It’s been a stellar summer for local food on the Seacoast, and access to fresh, locally grown has grown by leaps and bounds. Just in case you were away on vacation, here’s a quick summary of some of the happenings you may have missed this past season:
First up, we were very excited to expand Seacoast Eat Local’s SNAP/EBT Farmers’ Market Program through a partnership with Seacoast Growers Association this summer, with the addition of Portsmouth and Dover to the growing list of farmers’ markets that now accepts food stamps. That company includes farmers’ markets in North Berwick, Manchester, Newfields, Salem, and Sanford that also accept SNAP.
On the seafood front, the Yankee Fisherman’s Cooperative opened a retail outlet in Seabrook, NH. The market is open 7 days a week, and is a long-awaited source for fresh lobster and local groundfish right off cooperative members’ boats. Just over the border in Maine, the newly formed Kittery Point CSF began a pilot run, and got off to a great start with 48+ shares for fish and lobster. Current members are voting on a new name, with plans to continue the CSF this fall and a possible pick-up location in Portsmouth.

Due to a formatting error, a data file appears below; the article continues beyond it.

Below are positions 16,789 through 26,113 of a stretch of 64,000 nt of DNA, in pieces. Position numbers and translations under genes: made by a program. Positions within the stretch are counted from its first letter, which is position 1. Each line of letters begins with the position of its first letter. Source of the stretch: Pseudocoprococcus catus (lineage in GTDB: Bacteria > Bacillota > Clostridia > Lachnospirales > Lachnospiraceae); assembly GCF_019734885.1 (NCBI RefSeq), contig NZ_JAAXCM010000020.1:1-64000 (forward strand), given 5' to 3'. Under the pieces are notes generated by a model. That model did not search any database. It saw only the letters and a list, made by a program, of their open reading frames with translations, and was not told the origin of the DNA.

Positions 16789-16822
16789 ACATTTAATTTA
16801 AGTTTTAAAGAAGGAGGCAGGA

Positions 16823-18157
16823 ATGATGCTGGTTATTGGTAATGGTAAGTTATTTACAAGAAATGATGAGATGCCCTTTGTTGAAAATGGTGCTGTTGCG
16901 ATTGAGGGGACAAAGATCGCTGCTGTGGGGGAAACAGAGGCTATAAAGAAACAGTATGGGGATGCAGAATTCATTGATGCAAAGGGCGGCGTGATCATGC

The first annual Heirloom Harvest Farm-a-Que took place at Tuckaway Farm in July, bringing together an all-star team of local chefs and led by long-time supporter Evan Mallett of Black Trumpet Bistro. A collaboration of the Heirloom Harvest Project and Slow Food Seacoast, this sold-out event showcased locally-grown heirloom produce and heritage meats. ReRootEd also held a series of Field & Spoon dinners that paired Seacoast chefs with local farms. These on-site events featured Chef Mark Segal of The 100 Club and Tuckaway Farm; Chef Ken Young of Young’s Restaurant and Osprey Cove Farm; Chef Jake Smith of The Black Birch and New Roots Farm; and Chef Ben Hasty of When Pigs Fly and Hurd Farm.
Seacoast chefs continued cooking up a storm with local ingredients. With 50% of the average food dollar spent on eating out, their commitment to sourcing locally helps to put money directly back into the Seacoast economy. We were pleased to be able to add to our list of restaurants that source locally — Moxy in Portsmouth, Popper’s at the Mill in Newmarket, and Stages at One Washington in Dover are just a few of the many now making it possible to eat local while eating out. At the state level, NH Farm to Restaurant just added Cotton, bringing their list up to six restaurants now certified under their Certified Local program.
Lastly, a couple of House Bills of interest to local food supporters were signed in New Hampshire — HB 1172 makes it possible for nano breweries to sell at farmers’ markets, while HB 1402 allows for the direct sales of raw milk products without a license for certain small scale dairy producers.
This fall is promising to be just as full — visit the Seacoast Eat Local’s Calendar for listings of future events.